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When is the right time for a heart pump?

REVIVE-IT heart failure study examines earlier LVAD use

Keith Aaronson, M.D., Francis Pagani, M.D., Ph.D., and Todd Koelling, M.D., lead study examining earlier lvad use.

Keith Aaronson, M.D., Francis Pagani, M.D., Ph.D., and Todd Koelling, M.D., treat advanced heart failure patients.

There are over 6 million people with heart failure in the United States. Other than delivering a baby, it’s the leading reason for an adult to be hospitalized in the United States. And for those age 65 and over, it’s the main reason to be hospitalized.

Some patients with very advanced heart failure won’t survive without a heart transplant or other options such as a left ventricular assist device (LVAD). 

The question is what to do with patients who have advanced heart failure that impairs their daily life, such as getting out of breath walking a block or up a flight of stairs, but are not quite as bad as patients who are now eligible for transplant or put on a permanent LVAD heart pump.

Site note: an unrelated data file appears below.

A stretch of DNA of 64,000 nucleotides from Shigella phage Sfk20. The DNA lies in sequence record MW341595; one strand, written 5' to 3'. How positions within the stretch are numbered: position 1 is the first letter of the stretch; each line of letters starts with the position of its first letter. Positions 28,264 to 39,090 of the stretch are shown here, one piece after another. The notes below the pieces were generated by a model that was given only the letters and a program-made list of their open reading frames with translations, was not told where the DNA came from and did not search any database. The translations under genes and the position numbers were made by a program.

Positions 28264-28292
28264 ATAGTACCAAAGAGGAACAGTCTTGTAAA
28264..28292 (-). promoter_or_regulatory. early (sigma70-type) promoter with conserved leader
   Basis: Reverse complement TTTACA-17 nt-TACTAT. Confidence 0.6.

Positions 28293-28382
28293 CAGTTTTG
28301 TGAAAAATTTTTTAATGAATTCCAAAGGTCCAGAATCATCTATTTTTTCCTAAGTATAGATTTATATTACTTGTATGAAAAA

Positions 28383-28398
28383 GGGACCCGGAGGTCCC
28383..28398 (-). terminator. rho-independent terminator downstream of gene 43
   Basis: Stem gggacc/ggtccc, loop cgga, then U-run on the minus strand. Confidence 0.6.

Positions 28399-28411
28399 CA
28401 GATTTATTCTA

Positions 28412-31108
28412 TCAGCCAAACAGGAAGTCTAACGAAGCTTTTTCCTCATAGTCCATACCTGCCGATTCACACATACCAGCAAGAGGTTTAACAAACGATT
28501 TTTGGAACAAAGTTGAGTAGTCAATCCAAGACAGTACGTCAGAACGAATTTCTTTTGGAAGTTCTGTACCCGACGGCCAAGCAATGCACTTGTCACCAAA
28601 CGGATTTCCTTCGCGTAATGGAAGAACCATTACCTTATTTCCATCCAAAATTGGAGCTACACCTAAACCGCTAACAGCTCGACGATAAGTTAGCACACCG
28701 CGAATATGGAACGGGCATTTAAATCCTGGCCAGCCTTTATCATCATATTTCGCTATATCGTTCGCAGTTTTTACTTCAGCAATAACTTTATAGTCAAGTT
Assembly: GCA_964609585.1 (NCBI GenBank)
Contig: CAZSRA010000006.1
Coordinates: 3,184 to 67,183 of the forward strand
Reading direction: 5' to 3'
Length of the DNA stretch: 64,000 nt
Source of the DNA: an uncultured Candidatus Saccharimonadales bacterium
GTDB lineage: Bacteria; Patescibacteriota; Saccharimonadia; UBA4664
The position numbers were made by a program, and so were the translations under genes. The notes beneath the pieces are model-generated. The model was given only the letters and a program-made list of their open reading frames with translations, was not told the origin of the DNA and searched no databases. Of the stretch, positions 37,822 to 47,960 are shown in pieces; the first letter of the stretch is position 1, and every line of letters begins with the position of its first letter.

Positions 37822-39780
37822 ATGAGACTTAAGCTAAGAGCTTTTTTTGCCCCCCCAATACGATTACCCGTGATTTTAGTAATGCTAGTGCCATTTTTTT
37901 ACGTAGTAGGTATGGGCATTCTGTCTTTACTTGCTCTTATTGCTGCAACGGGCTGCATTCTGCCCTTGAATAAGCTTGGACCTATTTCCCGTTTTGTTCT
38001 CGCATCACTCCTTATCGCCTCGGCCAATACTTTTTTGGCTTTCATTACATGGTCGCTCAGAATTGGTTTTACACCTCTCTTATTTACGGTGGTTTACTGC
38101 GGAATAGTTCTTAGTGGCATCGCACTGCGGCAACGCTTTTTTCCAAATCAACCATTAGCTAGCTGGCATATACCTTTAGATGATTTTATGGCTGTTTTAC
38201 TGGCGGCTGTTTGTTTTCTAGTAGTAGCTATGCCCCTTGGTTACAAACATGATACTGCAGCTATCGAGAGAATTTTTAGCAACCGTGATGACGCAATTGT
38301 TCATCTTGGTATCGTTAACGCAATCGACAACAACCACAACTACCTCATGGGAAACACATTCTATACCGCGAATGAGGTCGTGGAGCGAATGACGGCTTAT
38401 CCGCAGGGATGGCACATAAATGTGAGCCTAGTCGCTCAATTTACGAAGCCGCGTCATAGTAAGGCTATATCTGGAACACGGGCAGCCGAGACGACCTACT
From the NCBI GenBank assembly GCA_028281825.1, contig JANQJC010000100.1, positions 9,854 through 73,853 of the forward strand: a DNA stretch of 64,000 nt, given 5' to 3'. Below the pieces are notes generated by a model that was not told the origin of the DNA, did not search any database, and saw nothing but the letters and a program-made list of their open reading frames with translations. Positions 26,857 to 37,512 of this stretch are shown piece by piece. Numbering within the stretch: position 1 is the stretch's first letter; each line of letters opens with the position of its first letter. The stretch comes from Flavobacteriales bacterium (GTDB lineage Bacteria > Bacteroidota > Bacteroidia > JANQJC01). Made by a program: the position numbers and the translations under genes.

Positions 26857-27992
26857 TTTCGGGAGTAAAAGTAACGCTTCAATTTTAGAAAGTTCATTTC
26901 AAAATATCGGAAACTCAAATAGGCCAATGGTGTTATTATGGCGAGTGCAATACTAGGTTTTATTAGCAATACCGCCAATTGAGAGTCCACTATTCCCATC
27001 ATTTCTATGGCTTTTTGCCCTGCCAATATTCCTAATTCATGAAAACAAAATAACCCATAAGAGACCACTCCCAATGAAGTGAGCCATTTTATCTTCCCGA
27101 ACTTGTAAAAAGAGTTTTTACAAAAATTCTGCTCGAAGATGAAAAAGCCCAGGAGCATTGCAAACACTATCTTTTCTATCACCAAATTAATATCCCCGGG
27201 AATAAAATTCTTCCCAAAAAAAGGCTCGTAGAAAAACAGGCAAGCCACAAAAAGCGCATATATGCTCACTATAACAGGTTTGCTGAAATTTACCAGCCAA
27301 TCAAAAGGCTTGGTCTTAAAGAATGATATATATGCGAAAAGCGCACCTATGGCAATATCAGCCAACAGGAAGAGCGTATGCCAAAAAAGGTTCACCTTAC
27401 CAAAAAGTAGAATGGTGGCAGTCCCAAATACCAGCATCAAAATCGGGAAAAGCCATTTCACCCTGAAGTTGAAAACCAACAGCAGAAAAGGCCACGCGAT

The REVIVE-IT clinical trial will test the theory that patients like these will live longer and better with earlier implantation of a left ventricular assist device rather than treating them with medicine alone and waiting for very advanced stages of heart failure to develop.

 

Enrollment begins across the U.S.

12106571_ReviveIt_Flier_Patients_d2b12106571_ReviveIt_Flier_Patients_d2bWorking with 16 hospitals across the country, patients age 21 and older can enroll if they have:

  • Advanced heart failure as characterized by New York Heart Association Class III Symptoms
  • Reduced heart function with an left ventricular ejection fraction of 35% or less
  • Chronic and well-established heart failure for at least one year

Heart transplantation is an enormous success for cardiovascular medicine in the last 30 years. However with 2,200 donor hearts available to transplant in the U.S. each year, transplantation can help very few of the millions with heart failure.

“We can’t make hearts – not yet anyway. But we can make pumps, and we can make as many as we need,” says cardiologist Keith Aaronson, M.D. “This study will go a long way toward helping us figure out how best to use them.”

Take the next step:


Frankel-informal-vertical-sigThe University of Michigan Frankel Cardiovascular Center is home to one of the world’s largest and most experienced LVAD programs. Clinicians and researchers at the University of Michigan Heart Transplant Program and Center for Circulatory Support have provided leadership in the clinical investigation of most of the implantable circulatory support devices in use today.